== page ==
Positive Deviants: What Health Departments Can Learn From Them
If a health department outperforms its peers in a crisis situation, what is the best way to draw key lessons from that performance and use them to help other communities respond better the next time a crisis strikes?
That’s the ultimate focus of new research by Tamar Klaiman, an Assistant Professor of Health Policy at the Jefferson School of Population Health in Philadelphia. Klaiman is working on evaluating why some local health departments had much more successful vaccination campaigns in the 2009 H1N1 crisis.
In scientific terms, Klaiman is investigating “positive deviants” – top performers - in the provision of the H1N1 vaccine, using in-depth case studies to identify the stand-outs, and then figuring out why they were able to operate at such a high level compared with their peers.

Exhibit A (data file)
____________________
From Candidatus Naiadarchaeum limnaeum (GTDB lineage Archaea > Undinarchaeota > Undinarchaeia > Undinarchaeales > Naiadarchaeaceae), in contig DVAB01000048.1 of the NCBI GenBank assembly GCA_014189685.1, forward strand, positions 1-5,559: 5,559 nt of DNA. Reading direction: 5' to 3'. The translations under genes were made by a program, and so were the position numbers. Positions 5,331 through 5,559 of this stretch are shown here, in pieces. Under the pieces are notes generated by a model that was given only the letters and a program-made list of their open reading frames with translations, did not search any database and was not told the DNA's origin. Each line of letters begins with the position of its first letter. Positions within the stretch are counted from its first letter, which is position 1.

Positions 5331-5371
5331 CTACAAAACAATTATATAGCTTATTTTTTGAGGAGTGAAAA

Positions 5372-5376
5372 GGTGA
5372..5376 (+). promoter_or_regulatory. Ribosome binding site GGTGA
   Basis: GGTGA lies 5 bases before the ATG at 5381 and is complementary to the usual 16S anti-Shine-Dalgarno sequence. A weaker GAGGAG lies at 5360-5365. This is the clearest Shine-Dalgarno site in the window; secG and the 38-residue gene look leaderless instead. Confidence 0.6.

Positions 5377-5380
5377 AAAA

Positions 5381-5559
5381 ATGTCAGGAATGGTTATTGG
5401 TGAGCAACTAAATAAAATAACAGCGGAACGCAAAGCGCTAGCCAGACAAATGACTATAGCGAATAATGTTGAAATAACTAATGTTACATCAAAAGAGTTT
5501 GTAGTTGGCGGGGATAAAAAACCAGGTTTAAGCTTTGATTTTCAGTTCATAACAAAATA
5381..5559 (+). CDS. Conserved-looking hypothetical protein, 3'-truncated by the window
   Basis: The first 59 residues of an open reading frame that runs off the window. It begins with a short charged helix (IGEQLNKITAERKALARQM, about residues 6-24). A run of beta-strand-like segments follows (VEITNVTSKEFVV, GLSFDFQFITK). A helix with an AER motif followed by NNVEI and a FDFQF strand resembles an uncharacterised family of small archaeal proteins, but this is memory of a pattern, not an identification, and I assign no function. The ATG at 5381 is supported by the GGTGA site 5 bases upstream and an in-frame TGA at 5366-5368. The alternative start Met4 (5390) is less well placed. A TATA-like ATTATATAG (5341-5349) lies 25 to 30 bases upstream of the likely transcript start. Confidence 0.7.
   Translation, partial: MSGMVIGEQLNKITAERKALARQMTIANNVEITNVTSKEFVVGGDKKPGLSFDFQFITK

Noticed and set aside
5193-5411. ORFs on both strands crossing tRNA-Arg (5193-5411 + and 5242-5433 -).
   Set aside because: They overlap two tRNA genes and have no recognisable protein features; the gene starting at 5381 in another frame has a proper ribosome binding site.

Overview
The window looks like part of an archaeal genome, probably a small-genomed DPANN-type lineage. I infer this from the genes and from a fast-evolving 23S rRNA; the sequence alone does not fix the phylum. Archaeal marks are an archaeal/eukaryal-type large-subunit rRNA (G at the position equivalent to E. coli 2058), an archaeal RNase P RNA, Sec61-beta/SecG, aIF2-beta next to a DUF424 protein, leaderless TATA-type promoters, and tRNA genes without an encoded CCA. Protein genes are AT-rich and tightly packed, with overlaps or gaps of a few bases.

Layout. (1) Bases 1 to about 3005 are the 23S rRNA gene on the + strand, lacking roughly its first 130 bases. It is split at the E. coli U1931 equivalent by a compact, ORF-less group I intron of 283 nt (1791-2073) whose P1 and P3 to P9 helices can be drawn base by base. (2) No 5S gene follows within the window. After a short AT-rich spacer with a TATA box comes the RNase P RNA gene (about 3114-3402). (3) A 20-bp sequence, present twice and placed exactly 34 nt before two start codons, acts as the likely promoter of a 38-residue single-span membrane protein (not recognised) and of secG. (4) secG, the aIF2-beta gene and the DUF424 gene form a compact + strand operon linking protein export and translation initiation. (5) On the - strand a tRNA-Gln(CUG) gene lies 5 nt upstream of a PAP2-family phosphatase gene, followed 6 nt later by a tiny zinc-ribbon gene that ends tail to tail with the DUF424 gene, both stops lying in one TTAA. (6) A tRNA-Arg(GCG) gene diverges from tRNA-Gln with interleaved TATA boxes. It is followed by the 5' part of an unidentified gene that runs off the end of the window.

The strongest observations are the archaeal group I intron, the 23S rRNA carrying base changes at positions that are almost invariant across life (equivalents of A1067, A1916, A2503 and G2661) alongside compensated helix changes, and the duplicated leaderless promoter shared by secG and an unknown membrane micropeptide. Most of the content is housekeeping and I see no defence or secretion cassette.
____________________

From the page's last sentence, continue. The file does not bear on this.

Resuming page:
While still in the early stages, the research is producing some compelling early findings - for instance, validating the strategies of campaigns that focused on reaching children through schools.
Klaiman and her team also see promise for this approach to be applied more broadly in public health research - for instance, as a way to share the lessons of those health departments that are able to move the most smoothly through the accreditation process, or implement laws and policies to improve health. As she pointed out, while novel in public health, positive deviance is a tried method of finding and spreading best practices in health care and in other fields.
Weigh in: Thinking about the experience of your health department or others in a recent time of crisis – be it H1N1, a hurricane, or any other outbreak or calamity that threatened the health of people in your community – what are some other areas of performance you feel would benefit from this research?